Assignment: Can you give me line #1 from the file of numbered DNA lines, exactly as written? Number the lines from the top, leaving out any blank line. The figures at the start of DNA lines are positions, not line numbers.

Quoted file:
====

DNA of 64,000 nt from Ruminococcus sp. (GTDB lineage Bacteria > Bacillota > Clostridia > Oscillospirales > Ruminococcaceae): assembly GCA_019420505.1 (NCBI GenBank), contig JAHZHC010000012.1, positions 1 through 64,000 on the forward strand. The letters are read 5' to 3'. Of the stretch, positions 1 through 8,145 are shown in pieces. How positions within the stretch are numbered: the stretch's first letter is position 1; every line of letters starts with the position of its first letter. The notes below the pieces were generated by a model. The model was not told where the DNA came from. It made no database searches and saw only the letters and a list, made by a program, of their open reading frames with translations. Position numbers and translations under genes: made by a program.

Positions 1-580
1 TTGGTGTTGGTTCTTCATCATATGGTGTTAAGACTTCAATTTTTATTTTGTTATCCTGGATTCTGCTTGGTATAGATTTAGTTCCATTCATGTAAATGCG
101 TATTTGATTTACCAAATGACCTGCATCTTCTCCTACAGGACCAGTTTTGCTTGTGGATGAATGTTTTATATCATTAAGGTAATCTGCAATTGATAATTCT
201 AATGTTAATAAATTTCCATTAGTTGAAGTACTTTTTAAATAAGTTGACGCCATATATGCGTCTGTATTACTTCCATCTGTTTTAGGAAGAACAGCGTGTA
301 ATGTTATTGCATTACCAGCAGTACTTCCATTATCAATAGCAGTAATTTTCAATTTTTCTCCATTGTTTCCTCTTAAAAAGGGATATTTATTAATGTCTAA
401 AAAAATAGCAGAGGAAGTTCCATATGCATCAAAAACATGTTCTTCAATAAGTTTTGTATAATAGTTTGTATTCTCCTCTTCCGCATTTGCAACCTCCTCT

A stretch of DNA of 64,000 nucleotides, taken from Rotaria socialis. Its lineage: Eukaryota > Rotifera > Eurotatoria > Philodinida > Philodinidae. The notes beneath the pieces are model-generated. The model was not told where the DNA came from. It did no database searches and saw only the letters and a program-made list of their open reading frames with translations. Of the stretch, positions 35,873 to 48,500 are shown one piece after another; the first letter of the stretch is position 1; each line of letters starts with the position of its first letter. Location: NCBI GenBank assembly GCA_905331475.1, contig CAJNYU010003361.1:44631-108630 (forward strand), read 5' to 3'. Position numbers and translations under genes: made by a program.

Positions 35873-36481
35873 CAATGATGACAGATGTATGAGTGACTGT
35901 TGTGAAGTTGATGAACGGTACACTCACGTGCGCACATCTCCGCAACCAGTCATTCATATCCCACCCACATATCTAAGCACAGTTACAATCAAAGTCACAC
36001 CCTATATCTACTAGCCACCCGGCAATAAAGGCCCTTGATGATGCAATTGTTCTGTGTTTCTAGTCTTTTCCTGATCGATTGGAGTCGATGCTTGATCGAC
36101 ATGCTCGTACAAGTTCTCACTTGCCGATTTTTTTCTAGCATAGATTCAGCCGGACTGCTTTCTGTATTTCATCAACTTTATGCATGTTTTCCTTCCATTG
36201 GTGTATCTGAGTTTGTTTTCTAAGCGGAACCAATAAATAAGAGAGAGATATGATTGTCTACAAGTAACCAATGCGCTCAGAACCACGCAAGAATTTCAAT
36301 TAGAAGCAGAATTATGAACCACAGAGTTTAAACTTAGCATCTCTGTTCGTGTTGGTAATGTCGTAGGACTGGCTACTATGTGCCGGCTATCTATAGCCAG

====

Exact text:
DNA of 64,000 nt from Ruminococcus sp. (GTDB lineage Bacteria > Bacillota > Clostridia > Oscillospirales > Ruminococcaceae): assembly GCA_019420505.1 (NCBI GenBank), contig JAHZHC010000012.1, positions 1 through 64,000 on the forward strand. The letters are read 5' to 3'. Of the stretch, positions 1 through 8,145 are shown in pieces. How positions within the stretch are numbered: the stretch's first letter is position 1; every line of letters starts with the position of its first letter. The notes below the pieces were generated by a model. The model was not told where the DNA came from. It made no database searches and saw only the letters and a list, made by a program, of their open reading frames with translations. Position numbers and translations under genes: made by a program.